velocity, it will keep moving. - It takes force to change the motion of an object.

What is meant by unbalanced force?

If the forces on an object are equal and

opposite, they are said to be balanced, and the

object experiences no change in motion. If they

are not equal and opposite, then the forces are

unbalanced and the motion of the object changes.

Some Examples from Real Life

- A soccer ball is sitting at rest. It takes an

unbalanced force of a kick to change its motion.

Two teams are playing tug of war. They are both

exerting equal force on the rope in opposite

directions. This balanced force results in no

change of motion.

Newtons First Law

- Mass is a measurement of inertia
- The inertia of an object is proportional to its

massbigger objects are harder to move and harder

to stop. - Dont confuse size, mass and density
- Equilibrium
- Equilibrium exists when the net forc3es on an

object equal zero. - Equilibrium can occur when an object is at rest

or moving with a constant velocity.

Section 4-3--Newtons 2nd and 3rd Laws

- Newtons 2nd Law Force Mass x Acceleration
- SF ma
- For objects at equilibrium a0
- Newtons 3rd Law For every action there is an

equal and opposite reaction. - Newtons third law implies that forces always

exist in pairs. - We often split these pairs up into the action

force and the reaction force, which are always

have the same magnitude but opposite directions. - Action/reaction pairs can cancel each other out

which results in equilibrium. - Action/reaction pairs can also accelerate objects

(see action/reaction handout) - Field Forces also Exist in Pairs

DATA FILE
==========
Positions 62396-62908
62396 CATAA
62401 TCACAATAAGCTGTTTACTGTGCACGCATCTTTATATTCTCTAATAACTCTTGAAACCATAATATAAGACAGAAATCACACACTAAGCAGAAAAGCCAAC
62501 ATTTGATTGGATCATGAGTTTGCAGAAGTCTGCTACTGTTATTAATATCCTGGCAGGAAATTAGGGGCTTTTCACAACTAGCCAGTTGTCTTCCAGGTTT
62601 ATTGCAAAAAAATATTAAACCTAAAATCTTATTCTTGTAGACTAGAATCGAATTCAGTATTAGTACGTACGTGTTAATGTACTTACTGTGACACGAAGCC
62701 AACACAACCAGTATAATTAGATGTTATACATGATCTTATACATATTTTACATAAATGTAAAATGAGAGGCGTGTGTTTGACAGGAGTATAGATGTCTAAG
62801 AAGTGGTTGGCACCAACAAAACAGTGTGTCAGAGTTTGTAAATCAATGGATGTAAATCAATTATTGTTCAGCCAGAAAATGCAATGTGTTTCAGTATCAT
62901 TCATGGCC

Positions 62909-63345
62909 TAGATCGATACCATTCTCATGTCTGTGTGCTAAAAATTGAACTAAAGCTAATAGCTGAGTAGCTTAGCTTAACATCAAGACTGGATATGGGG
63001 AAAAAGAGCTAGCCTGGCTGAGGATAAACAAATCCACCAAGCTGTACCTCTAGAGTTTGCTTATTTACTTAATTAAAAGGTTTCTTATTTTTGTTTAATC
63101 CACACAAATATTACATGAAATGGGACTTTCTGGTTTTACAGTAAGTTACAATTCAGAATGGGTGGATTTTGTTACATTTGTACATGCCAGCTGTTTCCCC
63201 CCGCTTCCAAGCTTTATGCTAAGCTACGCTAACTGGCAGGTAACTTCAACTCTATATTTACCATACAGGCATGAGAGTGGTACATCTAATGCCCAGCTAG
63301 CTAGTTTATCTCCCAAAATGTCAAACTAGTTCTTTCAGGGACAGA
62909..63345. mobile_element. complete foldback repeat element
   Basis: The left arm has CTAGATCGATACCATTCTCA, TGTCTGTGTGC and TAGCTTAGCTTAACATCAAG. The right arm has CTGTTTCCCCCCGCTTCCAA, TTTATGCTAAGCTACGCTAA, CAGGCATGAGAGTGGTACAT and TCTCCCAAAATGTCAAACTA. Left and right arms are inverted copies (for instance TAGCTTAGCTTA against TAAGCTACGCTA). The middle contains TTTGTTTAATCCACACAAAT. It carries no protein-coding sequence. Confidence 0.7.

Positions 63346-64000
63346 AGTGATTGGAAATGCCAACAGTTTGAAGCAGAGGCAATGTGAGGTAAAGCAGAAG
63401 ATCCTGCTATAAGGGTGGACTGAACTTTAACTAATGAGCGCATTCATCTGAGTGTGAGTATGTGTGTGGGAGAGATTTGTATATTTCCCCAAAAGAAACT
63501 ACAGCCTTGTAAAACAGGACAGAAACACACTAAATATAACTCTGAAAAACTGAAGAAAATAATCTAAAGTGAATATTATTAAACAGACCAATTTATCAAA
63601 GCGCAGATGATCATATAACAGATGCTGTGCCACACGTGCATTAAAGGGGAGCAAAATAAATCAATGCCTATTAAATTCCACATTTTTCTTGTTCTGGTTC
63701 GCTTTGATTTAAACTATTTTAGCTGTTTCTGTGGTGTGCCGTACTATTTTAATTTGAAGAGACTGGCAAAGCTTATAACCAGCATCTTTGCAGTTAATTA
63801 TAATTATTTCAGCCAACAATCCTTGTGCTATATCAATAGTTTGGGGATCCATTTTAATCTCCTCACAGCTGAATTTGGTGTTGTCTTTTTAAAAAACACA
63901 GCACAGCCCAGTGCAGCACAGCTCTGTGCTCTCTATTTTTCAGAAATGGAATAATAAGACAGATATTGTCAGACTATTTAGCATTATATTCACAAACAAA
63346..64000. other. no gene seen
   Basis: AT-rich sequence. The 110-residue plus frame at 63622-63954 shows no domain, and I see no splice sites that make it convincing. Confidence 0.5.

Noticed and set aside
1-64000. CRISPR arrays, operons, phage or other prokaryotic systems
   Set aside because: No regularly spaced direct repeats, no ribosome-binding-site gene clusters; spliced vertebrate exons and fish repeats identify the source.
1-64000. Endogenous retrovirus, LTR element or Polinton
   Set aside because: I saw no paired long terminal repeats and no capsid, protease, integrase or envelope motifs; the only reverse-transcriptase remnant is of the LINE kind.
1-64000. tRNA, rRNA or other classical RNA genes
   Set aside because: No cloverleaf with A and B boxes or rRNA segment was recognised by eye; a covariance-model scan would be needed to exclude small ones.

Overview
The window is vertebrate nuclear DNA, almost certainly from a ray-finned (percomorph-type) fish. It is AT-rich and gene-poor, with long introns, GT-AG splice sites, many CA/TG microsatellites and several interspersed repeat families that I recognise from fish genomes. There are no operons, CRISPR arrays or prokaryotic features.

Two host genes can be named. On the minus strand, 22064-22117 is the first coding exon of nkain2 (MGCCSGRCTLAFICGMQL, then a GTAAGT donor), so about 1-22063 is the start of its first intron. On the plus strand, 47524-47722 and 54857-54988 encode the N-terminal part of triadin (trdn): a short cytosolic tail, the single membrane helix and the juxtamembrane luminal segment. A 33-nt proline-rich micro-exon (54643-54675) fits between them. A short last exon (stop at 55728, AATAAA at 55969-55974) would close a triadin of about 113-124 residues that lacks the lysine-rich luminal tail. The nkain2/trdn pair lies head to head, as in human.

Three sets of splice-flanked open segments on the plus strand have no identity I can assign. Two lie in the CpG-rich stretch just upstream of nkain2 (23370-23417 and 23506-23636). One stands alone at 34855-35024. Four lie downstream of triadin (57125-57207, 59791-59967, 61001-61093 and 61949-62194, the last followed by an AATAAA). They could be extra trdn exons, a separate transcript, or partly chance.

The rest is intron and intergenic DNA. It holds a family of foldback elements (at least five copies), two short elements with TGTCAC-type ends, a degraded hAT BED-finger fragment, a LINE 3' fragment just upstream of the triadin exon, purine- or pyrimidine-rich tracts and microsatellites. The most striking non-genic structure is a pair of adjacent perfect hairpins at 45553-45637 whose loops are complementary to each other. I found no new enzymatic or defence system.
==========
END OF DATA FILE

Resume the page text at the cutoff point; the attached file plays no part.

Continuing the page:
Section 4-4Everyday Forces

- Weight
- Weight is defined in physics as the force of

gravity exerted on a mass. Weight has magnitude

but no direction making it a scalar quantity. - Remember the force of gravity is g 9.81m/s2
- This value changes inversely to the distance from

the center of the earth (you weigh less at higher

altitudes!)

THE NORMAL FORCE

- The Normal Force
- The Normal Force A force exerted by one

object on another in a direction perpendicular to

the surface of contact. (The Floor Force) - The mathematical definition of normal is

perpendicular. - The normal force is always perpendicular to the

surface of contactNOT always opposite the force

of gravity. - Fn m g cosT

FRICTION

- The Force of Friction
- Whenever two objects come into contact some

energy is lost to friction. - Friction is defined as the resistive force that

opposes the relative motion of two contacting

surfaces. - Two Types of Friction
- Static Friction is the friction experienced by

two or more objects that are in contact and at

rest. - Kinetic Friction is the friction experienced by

two or more objects that are in contact and are

moving relative to each other. - Kinetic friction is less than static friction
- Friction must always be considered in order to

exactly calculate net forces.

Force of Friction

- The force of friction is proportional to the

normal force (i.e. more massive objects

experience more friction and a larger normal

force) - Friction depends on the surfaces in contact (i.e.

smooth surfaces experience less friction than

rough surfaces.) - The Coefficient of Friction (the Greek letter mu

µ) - The coefficient of static friction (µs) is the

ratio of the maximum value of the force of static

friction to the normal force. - The coefficient of kinetic friction (µk) is the

ratio of the force of kinetic friction to the

normal - µ Friction force
- Normal force